Sites that can't afford some moderation service or liability insurance will just avoid user generated content. They'll also remove existing content, you know - scrub it from their site, because there's no way of knowing it won't attract a lawsuit. You assume defamatory content gets tagged by the poster as "#defamatory" and it's then immediately obvious.
Stack Overflow might take down an obvious troll post but what about a post pointing out a bug in a software product? If some developer became sufficiently upset they could sue SO because someone pointed out a major bug in their software. A completely above board discussion of a bug could easily be seen by the developer as defamatory. Just responding to a suit would cost SO money let alone actually defending themselves. There's a wide gulf between dealing with obviously offensive/malicious content and being under constant threat of legal action no matter how good your moderation.
If you don't publish anyone else's content you're fine. I don't give a shit about you. Maybe your personally published content is worthwhile, maybe it's complete shit. I don't know or care. But I do know there's some YouTube channels I really enjoy that wouldn't exist without YouTube as a platform. I have also benefited a great deal from Wikipedia among several other wikis that would not be able to operate if they were constantly threatened in court. I've definitely benefitted from product reviews, restaurant reviews, and OpenStreetMap contributions. All of that content I know has been worthwhile and I would much rather it exist and the platforms that enable it to exist.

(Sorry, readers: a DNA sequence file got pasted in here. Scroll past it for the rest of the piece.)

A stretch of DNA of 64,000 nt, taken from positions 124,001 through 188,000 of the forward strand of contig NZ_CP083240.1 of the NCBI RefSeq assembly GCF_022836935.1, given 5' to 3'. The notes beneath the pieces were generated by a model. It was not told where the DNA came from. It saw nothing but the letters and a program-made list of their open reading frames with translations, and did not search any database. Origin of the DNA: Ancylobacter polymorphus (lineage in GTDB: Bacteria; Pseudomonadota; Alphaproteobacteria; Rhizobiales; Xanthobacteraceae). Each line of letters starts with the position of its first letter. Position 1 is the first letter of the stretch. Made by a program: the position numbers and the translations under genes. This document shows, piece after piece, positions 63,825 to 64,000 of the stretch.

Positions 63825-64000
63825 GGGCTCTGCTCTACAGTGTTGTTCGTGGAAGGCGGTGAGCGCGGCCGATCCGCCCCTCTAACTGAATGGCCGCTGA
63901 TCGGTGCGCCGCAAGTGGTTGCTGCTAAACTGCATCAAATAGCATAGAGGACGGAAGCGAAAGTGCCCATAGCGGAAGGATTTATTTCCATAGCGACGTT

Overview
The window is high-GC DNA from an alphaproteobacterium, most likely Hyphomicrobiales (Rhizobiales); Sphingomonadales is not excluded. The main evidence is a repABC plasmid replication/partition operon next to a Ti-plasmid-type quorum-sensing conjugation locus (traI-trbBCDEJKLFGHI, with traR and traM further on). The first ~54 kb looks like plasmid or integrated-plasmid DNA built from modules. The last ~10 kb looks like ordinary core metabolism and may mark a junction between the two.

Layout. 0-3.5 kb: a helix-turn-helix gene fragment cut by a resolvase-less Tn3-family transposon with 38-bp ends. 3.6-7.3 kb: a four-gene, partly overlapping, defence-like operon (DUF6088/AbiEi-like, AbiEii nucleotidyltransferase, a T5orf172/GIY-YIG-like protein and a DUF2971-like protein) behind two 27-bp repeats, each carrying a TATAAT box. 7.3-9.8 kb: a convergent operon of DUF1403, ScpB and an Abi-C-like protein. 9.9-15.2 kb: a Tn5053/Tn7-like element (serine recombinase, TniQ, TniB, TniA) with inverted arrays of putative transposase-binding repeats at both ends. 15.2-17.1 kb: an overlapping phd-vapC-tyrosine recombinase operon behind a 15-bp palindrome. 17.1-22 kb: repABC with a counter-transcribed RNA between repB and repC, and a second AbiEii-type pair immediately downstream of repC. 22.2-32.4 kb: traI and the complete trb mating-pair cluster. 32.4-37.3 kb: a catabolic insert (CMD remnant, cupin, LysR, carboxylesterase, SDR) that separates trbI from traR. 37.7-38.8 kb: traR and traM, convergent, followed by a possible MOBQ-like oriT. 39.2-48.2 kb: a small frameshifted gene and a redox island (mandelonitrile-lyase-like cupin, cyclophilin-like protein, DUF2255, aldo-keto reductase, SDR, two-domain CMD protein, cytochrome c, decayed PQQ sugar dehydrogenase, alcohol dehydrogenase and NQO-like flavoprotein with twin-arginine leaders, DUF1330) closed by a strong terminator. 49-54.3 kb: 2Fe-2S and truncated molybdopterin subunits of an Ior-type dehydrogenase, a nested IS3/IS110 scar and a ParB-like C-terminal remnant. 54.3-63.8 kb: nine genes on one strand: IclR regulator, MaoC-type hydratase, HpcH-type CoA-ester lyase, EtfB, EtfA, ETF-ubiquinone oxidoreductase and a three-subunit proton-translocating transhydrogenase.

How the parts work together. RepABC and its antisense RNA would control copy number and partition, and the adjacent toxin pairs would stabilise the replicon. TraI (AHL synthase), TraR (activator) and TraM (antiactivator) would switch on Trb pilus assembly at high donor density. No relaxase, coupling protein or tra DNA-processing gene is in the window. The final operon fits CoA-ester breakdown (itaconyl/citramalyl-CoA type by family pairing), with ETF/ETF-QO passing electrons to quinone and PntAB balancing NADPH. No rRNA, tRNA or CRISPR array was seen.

> The needless extra liability either breaks the business model
We can agree, I hope, that if I had a shared image host then I should at least pay the cost to ensure no child pornography, snuff or whatever other common horrible images we can agree on are removed. I hope we can both agree that such expense might be impossible for some business models but that such expense isn't needless. We can probably also agree that Section 230 likely won't protect me from 3 letter government agencies insisting I remove classified content, even if my own morals would allow such content.
So yes, I'm asking for /extra/ liability but we can disagree on what is or is not needless.
> You're also far too focused on sites you seem to dislike
It may seem that way since I am arguing that Section 230 may be the seed from which they grew. I'm arguing that allowing single entities to re-publish volumes of content beyond their means to moderate may be bad at it's core. Perhaps we should limit everyones ability to post unlimited and unmoderated content. That includes me. So I can't just put a blank billboard in front of my house, allow anyone to write any slanderous thing on it and then shrug and say "Section 230" when the neighbors complain.
On the topic of Stack Overflow, I wonder if they have taken down clearly false and libelous claims. Same with Wikipedia. I doubt either have a clean record either way.
> But I do know there's some YouTube channels I really enjoy that wouldn't exist without YouTube as a platform.